Muslims around the world are set to mark Ramadan, a holy month when many fast from sunrise to sunset in order to focus on their spiritual life and get closer to God. In the United States, the vast majority of Muslims celebrate Ramadan, with eight-in-ten saying they fast during the holiday.
In fact, more Muslim adults say they fast during Ramadan than say they pray five times a day (42%) or attend mosque weekly (43%), according to a 2017 Pew Research Center survey of U.S. Muslims. And far more women fast during Ramadan (82%) than wear the head cover, or hijab, at least most of the time (43%).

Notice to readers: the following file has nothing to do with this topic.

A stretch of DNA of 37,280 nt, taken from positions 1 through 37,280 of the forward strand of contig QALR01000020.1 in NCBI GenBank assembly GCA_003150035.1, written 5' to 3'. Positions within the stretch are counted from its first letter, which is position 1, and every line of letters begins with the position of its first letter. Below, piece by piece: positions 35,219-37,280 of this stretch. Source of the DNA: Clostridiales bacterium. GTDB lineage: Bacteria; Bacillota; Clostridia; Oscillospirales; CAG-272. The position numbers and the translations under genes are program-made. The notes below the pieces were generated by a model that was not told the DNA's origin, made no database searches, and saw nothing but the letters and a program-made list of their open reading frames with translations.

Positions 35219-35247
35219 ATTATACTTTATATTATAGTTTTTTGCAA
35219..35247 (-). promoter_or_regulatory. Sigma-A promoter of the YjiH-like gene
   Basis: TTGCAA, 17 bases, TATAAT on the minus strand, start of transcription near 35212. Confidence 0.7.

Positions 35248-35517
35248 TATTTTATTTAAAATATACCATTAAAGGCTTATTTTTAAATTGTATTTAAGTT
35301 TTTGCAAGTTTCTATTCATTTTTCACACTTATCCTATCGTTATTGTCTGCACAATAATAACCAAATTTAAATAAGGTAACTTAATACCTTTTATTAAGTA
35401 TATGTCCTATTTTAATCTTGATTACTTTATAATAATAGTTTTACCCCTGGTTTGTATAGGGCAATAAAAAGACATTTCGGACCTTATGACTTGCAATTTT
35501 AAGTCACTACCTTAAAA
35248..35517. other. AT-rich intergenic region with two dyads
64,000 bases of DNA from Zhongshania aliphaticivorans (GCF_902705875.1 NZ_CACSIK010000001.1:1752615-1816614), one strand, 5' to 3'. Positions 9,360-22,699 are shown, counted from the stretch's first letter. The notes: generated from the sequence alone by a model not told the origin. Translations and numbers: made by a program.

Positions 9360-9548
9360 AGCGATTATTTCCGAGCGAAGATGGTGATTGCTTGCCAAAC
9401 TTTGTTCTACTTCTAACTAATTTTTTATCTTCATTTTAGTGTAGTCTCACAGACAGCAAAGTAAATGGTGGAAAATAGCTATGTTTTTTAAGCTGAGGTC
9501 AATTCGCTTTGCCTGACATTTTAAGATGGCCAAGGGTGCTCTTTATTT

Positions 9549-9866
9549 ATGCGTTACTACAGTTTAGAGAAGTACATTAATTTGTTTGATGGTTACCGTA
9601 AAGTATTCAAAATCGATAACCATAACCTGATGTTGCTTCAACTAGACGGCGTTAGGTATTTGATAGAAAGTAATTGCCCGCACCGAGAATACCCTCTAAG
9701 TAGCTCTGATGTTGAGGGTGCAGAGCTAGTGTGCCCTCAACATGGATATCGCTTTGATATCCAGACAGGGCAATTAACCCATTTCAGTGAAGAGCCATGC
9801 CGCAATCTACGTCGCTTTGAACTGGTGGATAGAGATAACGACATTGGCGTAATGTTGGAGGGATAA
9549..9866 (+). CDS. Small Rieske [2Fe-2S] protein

Fasting for Ramadan is common across all the demographic groups that make up America's 3.45 million Muslims. For instance, similar shares of Muslim men and women (77% vs. 82%) say they fast, and there is little difference between Muslims who were born in the U.S. and immigrants (79% vs. 80%).